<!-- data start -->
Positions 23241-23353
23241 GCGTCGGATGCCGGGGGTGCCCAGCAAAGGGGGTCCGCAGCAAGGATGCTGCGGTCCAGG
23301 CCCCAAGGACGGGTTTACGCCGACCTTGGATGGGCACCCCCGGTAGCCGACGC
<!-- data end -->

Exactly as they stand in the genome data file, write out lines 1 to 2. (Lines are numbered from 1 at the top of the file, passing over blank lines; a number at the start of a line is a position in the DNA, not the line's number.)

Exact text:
Positions 23241-23353
23241 GCGTCGGATGCCGGGGGTGCCCAGCAAAGGGGGTCCGCAGCAAGGATGCTGCGGTCCAGG